Departmental Papers (ASC)
Date of this Version
Physical Review E
Recent work on the structure of social networks and the internet has focussed attention on graphs with distributions of vertex degree that are significantly different from the Poisson degree distributions that have been widely studied in the past. In this paper we develop in detail the theory of random graphs with arbitrary degree distributions. In addition to simple undirected, unipartite graphs, we examine the properties of directed and bipartite graphs. Among other results, we derive exact expressions for the position of the phase transition at which a giant component first forms, the mean component size, the size of the giant component if there is one, the mean number of vertices a certain distance away from a randomly chosen vertex, and the average vertex-vertex distance within a graph. We apply our theory to some real-world graphs, including the world-wide web and collaboration graphs of scientists and Fortune 1000 company directors. We demonstrate that in some cases random graphs with appropriate distributions of vertex degree predict with surprising accuracy the behavior of the real world, while in others there is a measurable discrepancy between theory and reality, perhaps indicating the presence of additional social structure in the network that is not captured by the random graph.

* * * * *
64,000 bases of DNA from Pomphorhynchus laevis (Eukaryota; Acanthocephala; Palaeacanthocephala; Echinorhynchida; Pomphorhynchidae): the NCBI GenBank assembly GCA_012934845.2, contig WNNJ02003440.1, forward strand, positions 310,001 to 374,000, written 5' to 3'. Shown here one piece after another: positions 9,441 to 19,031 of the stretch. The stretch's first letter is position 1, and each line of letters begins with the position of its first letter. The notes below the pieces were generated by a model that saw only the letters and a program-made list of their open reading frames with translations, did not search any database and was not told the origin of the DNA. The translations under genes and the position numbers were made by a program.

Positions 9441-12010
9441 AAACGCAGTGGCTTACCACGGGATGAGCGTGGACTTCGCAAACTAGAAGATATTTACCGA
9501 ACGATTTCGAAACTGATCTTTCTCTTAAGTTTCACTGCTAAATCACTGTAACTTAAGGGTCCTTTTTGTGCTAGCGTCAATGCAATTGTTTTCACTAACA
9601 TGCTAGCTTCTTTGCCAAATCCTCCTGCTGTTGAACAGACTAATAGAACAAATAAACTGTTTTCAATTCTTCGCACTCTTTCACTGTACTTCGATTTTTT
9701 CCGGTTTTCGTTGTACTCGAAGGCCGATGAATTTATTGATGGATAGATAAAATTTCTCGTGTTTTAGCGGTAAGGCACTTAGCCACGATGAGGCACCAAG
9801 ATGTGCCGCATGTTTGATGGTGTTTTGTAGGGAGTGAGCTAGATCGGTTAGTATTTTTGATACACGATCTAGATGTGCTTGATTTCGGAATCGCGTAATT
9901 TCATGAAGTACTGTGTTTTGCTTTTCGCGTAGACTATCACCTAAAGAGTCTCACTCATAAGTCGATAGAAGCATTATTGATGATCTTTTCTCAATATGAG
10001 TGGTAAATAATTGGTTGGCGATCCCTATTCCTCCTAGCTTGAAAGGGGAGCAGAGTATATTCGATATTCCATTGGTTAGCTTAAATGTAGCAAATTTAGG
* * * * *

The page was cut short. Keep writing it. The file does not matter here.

Newman, M. E., Strogatz, S. H., & Watts, D. J. (2001). Random Graphs With Arbitrary Degree Distributions and Their Applications. Physical Review E, 64 (2), 1-19. https://doi.org/10.1103/PhysRevE.64.026118
Date Posted: 20 March 2023
This document has been peer reviewed.
Note: At the time of this publication, Dr. Watts was affiliated with Department of Sociology at Columbia University. Currently, Dr. Duncan J. Watts is Stevens University Professor at the University of Pennsylvania, and Professor in Department of Computer and Information Science in the School of Engineering and Applied Science, Annenberg School for Communication, and Department of Operations, Information and Decisions in the Wharton School.